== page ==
Russell is miscast as a battle-scarred grunt — he has the untroubled brow of someone who always smells of sunscreen. Yet, when Ford and Boyce regroup on land along with remaining survivors Tibbet and a mellow war correspondent (Iain De Caestecker) who sees nothing wrong with tromping around Nazi territory with a giant flashbulb around his neck, Avery is able to wring out a few more shots of beautiful and unearthly brutality: dead men dangling from trees, bobbing parachutes that look like jellyfish, and, a beat later inside the house of an orphaned French freedom fighter named Chloe (Mathilde Ollivier), moody hallways where she and her surviving family members have a habit of silently tiptoeing behind the Americans for a jump scare “Boo!”

Avery has a whatever-works enthusiasm for all types of shock tactics, from brass knuckles torture to body-horror shivers, with exposed spines and man-made amniotic sacks. Even before the introduction of a sadistic doctor who speaks as calmly as if he were ordering a mug of tea, “Overlord” plays free and loose with World War II history, including its vision of a colorblind American Army, a fallacy with the worthwhile trade-off of bumping up the empathetic and grounded Jovan Adepo to a lead role after his strong supporting turn as Denzel Washington’s embittered son in “Fences.”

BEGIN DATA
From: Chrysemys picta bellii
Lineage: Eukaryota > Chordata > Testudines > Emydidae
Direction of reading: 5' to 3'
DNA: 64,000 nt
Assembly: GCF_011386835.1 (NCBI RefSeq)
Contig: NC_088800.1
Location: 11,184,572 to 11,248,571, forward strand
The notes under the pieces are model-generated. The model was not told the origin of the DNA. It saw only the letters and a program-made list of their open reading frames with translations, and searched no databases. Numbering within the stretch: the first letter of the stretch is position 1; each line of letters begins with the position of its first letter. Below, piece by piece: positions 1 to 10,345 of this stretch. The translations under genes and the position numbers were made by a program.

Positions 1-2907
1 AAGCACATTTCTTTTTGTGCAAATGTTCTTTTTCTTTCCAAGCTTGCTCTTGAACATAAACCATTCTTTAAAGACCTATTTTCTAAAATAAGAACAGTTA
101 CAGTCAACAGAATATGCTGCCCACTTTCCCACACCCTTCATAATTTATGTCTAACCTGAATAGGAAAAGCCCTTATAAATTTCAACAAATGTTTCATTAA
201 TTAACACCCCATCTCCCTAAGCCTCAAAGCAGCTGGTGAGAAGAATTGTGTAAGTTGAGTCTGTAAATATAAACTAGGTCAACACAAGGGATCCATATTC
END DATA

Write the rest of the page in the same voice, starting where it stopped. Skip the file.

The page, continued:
“Overlord” is produced by J.J. Abrams, who likes to make films with twists that are never quite as surprising as he thinks. Even at its most suspenseful, when Jed Kurzel’s cello score stabs at the eardrums, “Overlord” feels familiar, a collage of cinematic nightmares checking off its influences: a woman wielding a flamethrower like Ripley in “Aliens,” a cruel SS officer (the terrifically hissable Pilou Asbæk) who grins like a Batman villain, and enough of a “Castle Wolfenstein” video-game vibe that its fans may find themselves reaching for the controls out of habit. Perhaps “Overlord” is for them, the GamerGate trolls who mistakenly think white supremacy is a lark. If it peels a few away from buying tiki torches, it deserves a Nobel Peace Prize. Otherwise, it’s junk food patriotism — but there’s a grumbling hunger for it.

Film Review: 'Overlord'

Reviewed at Fantastic Fest, Austin, Texas, Sept. 22, 2018. MPAA Rating: R. Running time: 110 MIN.

Production: A Paramount Pictures release and presentation of a Bad Robot production. Producers: J.J. Abrams, Lindsey Weber. Executive producer: Jo Burn.

Crew: Director: Julius Avery. Screenplay: Billy Ray, Mark L. Smith. Camera (color, widescreen): Laurie Rose, Fabian Wagner. Editor: Matt Evans. Music: Jed Kurzel.

With: Jovan Adepo, Wyatt Russell, Pilou Asbæk, Mathilde Ollivier, John Magaro, Iain de Caestecker.